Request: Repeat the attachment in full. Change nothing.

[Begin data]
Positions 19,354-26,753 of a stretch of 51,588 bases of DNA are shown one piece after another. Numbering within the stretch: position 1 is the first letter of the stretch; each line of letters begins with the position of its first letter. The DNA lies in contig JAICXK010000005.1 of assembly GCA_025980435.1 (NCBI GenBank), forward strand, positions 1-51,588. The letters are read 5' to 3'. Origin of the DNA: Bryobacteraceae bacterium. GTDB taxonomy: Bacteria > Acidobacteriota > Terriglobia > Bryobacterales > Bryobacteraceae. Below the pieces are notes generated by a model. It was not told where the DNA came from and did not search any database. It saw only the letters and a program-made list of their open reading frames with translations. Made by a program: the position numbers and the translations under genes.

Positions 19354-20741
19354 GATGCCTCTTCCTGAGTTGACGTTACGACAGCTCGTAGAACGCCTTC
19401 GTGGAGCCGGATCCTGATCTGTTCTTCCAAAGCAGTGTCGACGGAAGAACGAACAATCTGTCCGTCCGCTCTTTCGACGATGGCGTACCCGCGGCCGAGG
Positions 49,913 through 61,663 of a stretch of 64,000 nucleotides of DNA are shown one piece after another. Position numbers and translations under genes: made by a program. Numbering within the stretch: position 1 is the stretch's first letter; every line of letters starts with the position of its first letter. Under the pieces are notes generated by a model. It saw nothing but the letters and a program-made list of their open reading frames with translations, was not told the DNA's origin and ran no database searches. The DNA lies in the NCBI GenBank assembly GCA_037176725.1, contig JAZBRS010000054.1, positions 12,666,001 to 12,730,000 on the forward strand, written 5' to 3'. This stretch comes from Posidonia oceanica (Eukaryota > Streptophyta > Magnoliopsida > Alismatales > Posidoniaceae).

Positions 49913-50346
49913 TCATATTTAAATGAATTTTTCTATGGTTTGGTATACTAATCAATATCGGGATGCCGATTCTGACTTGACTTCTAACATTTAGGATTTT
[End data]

Positions 19,354-26,753 of a stretch of 51,588 bases of DNA are shown one piece after another. Numbering within the stretch: position 1 is the first letter of the stretch; each line of letters begins with the position of its first letter. The DNA lies in contig JAICXK010000005.1 of assembly GCA_025980435.1 (NCBI GenBank), forward strand, positions 1-51,588. The letters are read 5' to 3'. Origin of the DNA: Bryobacteraceae bacterium. GTDB taxonomy: Bacteria > Acidobacteriota > Terriglobia > Bryobacterales > Bryobacteraceae. Below the pieces are notes generated by a model. It was not told where the DNA came from and did not search any database. It saw only the letters and a program-made list of their open reading frames with translations. Made by a program: the position numbers and the translations under genes.

Positions 19354-20741
19354 GATGCCTCTTCCTGAGTTGACGTTACGACAGCTCGTAGAACGCCTTC
19401 GTGGAGCCGGATCCTGATCTGTTCTTCCAAAGCAGTGTCGACGGAAGAACGAACAATCTGTCCGTCCGCTCTTTCGACGATGGCGTACCCGCGGCCGAGG
Positions 49,913 through 61,663 of a stretch of 64,000 nucleotides of DNA are shown one piece after another. Position numbers and translations under genes: made by a program. Numbering within the stretch: position 1 is the stretch's first letter; every line of letters starts with the position of its first letter. Under the pieces are notes generated by a model. It saw nothing but the letters and a program-made list of their open reading frames with translations, was not told the DNA's origin and ran no database searches. The DNA lies in the NCBI GenBank assembly GCA_037176725.1, contig JAZBRS010000054.1, positions 12,666,001 to 12,730,000 on the forward strand, written 5' to 3'. This stretch comes from Posidonia oceanica (Eukaryota > Streptophyta > Magnoliopsida > Alismatales > Posidoniaceae).

Positions 49913-50346
49913 TCATATTTAAATGAATTTTTCTATGGTTTGGTATACTAATCAATATCGGGATGCCGATTCTGACTTGACTTCTAACATTTAGGATTTT